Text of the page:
There are reminders all around us of a truth we’ve forgotten, the truth that the very essence of who we are is good. Autumn brings these reminders to us in such generous proportions as the air freshens, the birds begin to migrate and the leaves change colour; we’re reminded that each new season has its own beauty and wonder. There’s an awe and reverence to be found in observing the rhythm of the universe. The conkers are falling, breaking their rough, outer shell to reveal the shiny, smooth treasure inside. It’s a reminder of the beauty that creation holds, a reminder that there’s goodness within all that’s created, no matter how spiky the outer appearance.
So often we don’t see the goodness in ourselves or others and sadly the idea that we’re not good enough is often reinforced by the world as the whispers of “not enough” echo around; not successful/thin/wealthy/fit/popular/clever/________ enough! Often the teaching of the church tells us this too, tells us that we failed before we even began. It’s the doctrine of original sin, begun by the early church and adopted by our society, the idea of original sin haunts us and inhibits our ability to be fully alive. Even if we don’t subscribe to a religion, or that strand of one, it’s a belief that has found its way into our heads and hearts.
This belief, whatever angle it is approached from, is damaging.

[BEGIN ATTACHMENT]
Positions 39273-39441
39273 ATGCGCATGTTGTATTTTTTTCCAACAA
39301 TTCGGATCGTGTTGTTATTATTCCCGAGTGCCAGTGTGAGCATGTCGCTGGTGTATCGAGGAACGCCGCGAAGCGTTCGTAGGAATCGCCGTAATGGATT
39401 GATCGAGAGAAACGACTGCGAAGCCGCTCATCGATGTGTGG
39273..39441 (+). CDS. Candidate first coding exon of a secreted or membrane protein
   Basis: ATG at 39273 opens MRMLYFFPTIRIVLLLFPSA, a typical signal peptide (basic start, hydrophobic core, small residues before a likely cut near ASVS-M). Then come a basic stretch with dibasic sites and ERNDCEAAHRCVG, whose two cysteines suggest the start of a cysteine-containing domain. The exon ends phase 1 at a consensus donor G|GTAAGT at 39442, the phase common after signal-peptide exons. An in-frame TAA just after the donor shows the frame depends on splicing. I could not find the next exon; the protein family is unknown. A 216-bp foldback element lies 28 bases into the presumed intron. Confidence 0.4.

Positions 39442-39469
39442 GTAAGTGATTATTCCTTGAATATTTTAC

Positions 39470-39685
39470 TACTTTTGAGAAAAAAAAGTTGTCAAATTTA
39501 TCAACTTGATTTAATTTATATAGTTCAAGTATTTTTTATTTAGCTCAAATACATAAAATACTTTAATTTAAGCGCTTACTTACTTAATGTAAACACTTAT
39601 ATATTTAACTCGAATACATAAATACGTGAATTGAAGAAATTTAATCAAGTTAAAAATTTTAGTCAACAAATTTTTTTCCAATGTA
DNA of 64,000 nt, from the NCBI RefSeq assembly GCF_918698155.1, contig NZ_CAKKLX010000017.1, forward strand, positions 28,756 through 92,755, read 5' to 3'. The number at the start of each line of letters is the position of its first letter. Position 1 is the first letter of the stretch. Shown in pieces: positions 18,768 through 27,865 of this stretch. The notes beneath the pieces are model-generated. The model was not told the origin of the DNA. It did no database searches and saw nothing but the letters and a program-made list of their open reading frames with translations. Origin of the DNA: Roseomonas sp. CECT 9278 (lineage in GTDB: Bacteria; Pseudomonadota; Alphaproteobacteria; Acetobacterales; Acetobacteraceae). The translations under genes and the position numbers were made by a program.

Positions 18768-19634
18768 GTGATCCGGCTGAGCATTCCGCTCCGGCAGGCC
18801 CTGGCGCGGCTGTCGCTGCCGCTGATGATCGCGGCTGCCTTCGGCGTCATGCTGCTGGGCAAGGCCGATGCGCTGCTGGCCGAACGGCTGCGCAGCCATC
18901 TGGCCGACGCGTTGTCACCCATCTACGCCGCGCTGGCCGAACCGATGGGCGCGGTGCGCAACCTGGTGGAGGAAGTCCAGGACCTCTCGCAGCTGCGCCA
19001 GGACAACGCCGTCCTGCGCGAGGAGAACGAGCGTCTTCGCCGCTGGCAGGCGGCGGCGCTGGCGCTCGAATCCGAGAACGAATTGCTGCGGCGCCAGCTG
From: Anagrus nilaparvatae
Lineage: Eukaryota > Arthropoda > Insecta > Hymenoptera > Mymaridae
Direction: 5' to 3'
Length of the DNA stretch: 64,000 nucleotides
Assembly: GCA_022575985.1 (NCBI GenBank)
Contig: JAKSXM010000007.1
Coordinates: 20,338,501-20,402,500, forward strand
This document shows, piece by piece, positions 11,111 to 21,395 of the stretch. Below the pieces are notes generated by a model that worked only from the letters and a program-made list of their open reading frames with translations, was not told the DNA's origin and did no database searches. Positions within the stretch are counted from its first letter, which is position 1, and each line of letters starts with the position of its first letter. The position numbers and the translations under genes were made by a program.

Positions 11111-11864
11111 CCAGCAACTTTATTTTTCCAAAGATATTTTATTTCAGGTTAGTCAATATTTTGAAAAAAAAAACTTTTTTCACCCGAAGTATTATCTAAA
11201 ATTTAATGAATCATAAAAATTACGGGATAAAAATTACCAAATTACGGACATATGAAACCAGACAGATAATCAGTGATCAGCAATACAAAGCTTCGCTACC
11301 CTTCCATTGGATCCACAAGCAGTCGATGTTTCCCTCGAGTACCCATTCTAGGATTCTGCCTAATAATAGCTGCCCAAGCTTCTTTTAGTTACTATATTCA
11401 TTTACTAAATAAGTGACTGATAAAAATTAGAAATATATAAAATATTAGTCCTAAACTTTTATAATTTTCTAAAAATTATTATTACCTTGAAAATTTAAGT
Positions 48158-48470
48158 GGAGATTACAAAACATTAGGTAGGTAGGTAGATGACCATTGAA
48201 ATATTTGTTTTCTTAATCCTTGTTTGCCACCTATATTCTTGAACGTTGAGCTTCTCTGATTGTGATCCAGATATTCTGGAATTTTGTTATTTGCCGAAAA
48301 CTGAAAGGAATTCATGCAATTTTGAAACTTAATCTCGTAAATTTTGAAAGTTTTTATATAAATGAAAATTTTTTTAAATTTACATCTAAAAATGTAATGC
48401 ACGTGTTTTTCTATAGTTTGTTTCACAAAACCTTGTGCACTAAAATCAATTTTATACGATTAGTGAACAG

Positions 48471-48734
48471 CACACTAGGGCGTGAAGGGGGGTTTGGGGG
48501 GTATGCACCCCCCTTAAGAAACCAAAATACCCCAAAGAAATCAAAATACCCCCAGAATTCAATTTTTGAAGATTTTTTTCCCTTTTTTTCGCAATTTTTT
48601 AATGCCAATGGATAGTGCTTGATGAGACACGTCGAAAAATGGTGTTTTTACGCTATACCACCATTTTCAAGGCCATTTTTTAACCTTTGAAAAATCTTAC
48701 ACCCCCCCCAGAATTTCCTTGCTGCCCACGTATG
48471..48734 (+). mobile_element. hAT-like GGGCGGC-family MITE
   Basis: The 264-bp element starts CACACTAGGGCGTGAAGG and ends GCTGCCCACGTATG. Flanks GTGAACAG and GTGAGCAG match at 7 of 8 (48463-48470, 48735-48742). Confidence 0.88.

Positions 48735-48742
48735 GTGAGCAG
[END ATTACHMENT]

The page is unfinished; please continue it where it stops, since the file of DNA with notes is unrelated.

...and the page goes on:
It has damaged our relationship with the divine. God is seen by many as a wrathful figure who needs appeasing and the death of Jesus becomes about changing the mind of God about humanity rather than the ultimate act of love that changed the mind of humanity about God!*
It’s not only our understanding of the divine that has been skewed; the idea that we are sinful from birth, or that we are not good enough, has implications for our relationship with others from a personal to an international level. If we submit to the doctrine of original sin or the lies of ‘not enough’ then we don’t trust the fundamental goodness of the other instead we fear, judge and often hate simply because we can’t see deep enough to see the truth.
The teaching of original sin and the lies of not enough have also damaged our relationship with ourselves, we begin to really believe we’re not good and to compensate we fill our lives with things that makes us feel better about ourselves, anything that holds meaning, even if the meaning isn’t rooted in truth. We try to prove to ourselves, others, even a higher being, that who we are, what we have and what we’ve achieved is acceptable.
Yet, what if there’s a way to undo some of these lies? What if the role of religion, at it’s very essence, is to remind us of the truth that we are good? What if religion or church or any contemplative practices are fundamentally about creating ways for us to step aside from the lies we’ve come to believe and actually connect with who we really are?
What if then, our understanding of Jesus, of church or of our religion, has the ability to reconnect us with the truth about ourselves? What if the Jesus story offers us the truth about all we have ever been, all we are and all we can be. Truth that says “we are enough”. A truth that has been forgotten but a truth that at it’s very heart, is a call back to our true self? What if the Jesus story speaks of a different way because the way we so often choose isn’t good for us, isn’t the way of the soul but instead to live the way of the soul is to live knowing who we are, that our story has worth and that from that place of peace we can bring life and love to this world.
*my favourite Richard Rohr quote!!